• Sun Related Injuries and Illnesses

    Sunburn

    Sunburn is the result of overexposure to the ultraviolet (UV) rays of the sun. Fair hair and pale skin increase
    the risk sunburn, but even people with dark or black skin can burn, so need to protect themselves.. People still believe that the sun
    is harmless and will do no more than give them a healthy tan. Not only is there no such thing as a healthy tan, but first and second
    degree burns can be sustained from sun exposure.

    The sun’s rays are strongest between 10am and 2pm, because the sun is directly above at that point, which makes the rays concentrated.
    Exposure to the sun is increased at higher altitudes, and the reflection off the snow can intensify the rays. The effects often take up
    to 24 hours to appear, but the damage is immediate and long term. Years of unprotected sun exposure causes premature aging of the skin, and skin cancer. It can also cause cataracts. Immediate sunburn will be agony and hinder a trip. For these reasons prevention is important.

    You can:

    • Avoid exposure during the peak hours of the suns rays.
    • Apply sunscreen with a sun protection factor (SPF) of 30, making sure to cover to face, nose and ears.
    • Apply sun cream 30 minutes before exposure to the sun, so as to allow penetration.
    • Wear a hat.
    • Wear sunglasses with UV protection.
    • Use a lip balm with an SPF.

    However, sunburn is usually inevitable in mountain conditions. It is often much less of a priority to climbers than it should be, for
    example when the weather is overcast. Harmful rays can penetrate through clouds. The symptoms are:

    • Red, tender skin, which is warm to the touch
    • Swelling
    • Blistering
    • Fever/chills
    • Nausea
    • Peeling skin a few days after the initial sunburn

    To treat:

    • Apply a cool compress for 10-15 minutes several times a day.
    • Apply a soothing lotion to the skin.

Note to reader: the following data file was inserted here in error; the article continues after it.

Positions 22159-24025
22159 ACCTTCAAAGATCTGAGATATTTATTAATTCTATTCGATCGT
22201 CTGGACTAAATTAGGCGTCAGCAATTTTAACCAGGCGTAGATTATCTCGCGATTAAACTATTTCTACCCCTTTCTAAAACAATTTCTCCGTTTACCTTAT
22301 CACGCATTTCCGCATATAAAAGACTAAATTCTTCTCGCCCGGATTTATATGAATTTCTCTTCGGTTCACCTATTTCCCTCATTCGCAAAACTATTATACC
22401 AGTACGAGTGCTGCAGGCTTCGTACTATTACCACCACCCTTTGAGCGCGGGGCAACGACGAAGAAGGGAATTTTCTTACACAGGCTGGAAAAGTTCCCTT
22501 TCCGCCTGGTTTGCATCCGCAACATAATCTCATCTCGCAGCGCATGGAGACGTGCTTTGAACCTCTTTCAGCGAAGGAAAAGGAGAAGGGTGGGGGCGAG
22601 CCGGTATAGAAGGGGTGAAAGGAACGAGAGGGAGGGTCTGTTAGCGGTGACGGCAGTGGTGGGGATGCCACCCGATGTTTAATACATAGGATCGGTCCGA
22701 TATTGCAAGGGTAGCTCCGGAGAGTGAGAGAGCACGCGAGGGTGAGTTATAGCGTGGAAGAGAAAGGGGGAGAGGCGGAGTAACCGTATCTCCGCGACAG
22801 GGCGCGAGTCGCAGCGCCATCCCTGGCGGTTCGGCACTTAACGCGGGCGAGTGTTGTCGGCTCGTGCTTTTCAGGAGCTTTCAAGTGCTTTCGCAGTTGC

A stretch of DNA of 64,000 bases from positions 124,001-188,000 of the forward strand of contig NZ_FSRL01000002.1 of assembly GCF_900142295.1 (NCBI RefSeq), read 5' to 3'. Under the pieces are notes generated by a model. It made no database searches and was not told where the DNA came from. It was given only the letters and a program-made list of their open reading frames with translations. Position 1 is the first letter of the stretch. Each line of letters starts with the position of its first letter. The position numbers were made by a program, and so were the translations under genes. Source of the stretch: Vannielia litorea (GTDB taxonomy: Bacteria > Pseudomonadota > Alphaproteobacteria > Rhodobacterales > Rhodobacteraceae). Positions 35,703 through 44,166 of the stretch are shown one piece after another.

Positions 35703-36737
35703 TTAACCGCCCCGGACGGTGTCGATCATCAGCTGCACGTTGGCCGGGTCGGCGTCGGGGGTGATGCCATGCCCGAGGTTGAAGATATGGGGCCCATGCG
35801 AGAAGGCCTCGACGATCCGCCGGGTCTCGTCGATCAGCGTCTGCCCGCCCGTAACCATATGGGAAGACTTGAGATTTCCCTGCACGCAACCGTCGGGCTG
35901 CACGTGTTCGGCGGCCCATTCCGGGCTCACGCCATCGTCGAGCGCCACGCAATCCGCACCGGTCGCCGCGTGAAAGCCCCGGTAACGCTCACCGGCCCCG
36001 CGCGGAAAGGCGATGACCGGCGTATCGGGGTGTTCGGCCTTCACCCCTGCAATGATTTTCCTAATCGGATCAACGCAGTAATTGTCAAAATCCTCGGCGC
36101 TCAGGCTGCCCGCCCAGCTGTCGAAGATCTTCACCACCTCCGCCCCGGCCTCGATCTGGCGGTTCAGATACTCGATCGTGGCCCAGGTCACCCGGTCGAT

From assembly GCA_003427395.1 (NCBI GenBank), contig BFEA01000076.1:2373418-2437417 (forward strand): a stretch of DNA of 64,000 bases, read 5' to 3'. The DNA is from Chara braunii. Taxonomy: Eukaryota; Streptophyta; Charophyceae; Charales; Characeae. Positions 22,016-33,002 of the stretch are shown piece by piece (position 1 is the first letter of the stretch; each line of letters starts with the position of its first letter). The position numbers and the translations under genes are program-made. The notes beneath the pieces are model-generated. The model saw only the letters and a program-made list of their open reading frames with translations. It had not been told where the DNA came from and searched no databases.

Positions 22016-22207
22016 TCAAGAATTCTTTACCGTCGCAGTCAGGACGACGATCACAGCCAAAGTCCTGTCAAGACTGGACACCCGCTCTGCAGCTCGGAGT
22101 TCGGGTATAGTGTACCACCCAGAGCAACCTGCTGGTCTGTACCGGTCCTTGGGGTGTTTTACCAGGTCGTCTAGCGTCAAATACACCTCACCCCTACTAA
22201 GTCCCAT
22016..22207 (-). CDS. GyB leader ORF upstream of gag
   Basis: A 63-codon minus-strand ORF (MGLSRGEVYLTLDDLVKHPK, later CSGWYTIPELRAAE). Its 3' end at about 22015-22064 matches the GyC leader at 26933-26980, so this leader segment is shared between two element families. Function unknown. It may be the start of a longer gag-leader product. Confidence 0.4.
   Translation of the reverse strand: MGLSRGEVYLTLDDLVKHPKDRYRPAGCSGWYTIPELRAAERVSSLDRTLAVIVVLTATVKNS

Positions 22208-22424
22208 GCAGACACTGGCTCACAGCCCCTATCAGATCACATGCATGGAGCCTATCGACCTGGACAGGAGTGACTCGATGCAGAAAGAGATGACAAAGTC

However, do not:

    • Apply petroleum jelly, ointment or butter to the sunburn. These will make the symptoms worse and prevent air from reaching the site.
    • Wash burnt skin with soap.

    If any of the following signs are spotted then it will be necessary to descend and seek medical help:<br><br>

    • Signs of shock, for example fainting, dizziness, rapid pulse or breathing, increased thirst, pale, clammy or cool skin.
    • Painful eyes or photophobia (sensitivity to light).
    • The sunburn is severe, painful and prevents proper movement.

    Sun Stroke

    Again, it is actually possible to be affected by the sun’s harmful rays even when it doesn’t seem that sunny. Sun stroke is likely

    to affect climbers because of their prolonged exposure to the sun. It upsets the body’s self-regulating mechanism for temperature,
    which makes the person hot.

    It is unlikely that you will be able to spot sun stroke whilst the person is exposed to the sun – the signs take a few hours to
    appear. They include:

    • Red, flushed face
    • Hot dry skin
    • Racing, strong pulse
    • Confusion
    • Unconsciousness

    To treat, the body temperature must be brought down in a controlled way. This can be done by:

    • Remove clothing and sponge the person with cool water
    • Fan the person
    • Put them in dry clothes and continue to fan
    • If their temperature begins to rise again repeat the steps above

    Snow Blindness

    Snow blindness, or solar/ultraviolet keratitis, is essentially sunburn of the cornea, caused by too much unprotected exposure to the sun.
    The amount of light on a snow covered mountain can exceed up to 15 times the amount of light that is safe for your eyes, so good quality
    sunglasses should always be worn, even in cloudy conditions. It is best to wear either goggles or large, close-fitting glasses with side
    shields, because these don’t permit any exposure at all, even by accident. They should also be able to absorb 99-100% of harmful UV rays.

    The symptoms of snow blindness only appear eight hours after the damage was done. The eyes will feel very sore and dry, as if they are full of sand, causing decreased and possibly hazy vision. Eye movement will be painful, as will exposure to light (photophobia.) Eyelids will swell, and eyes will become red and produce fluid. A headache may also be present. To treat, use cold compresses and rest in a dark
    environment, such as a tent if possible. Do not rub the eyes – it may cause long lasting damage and scarring.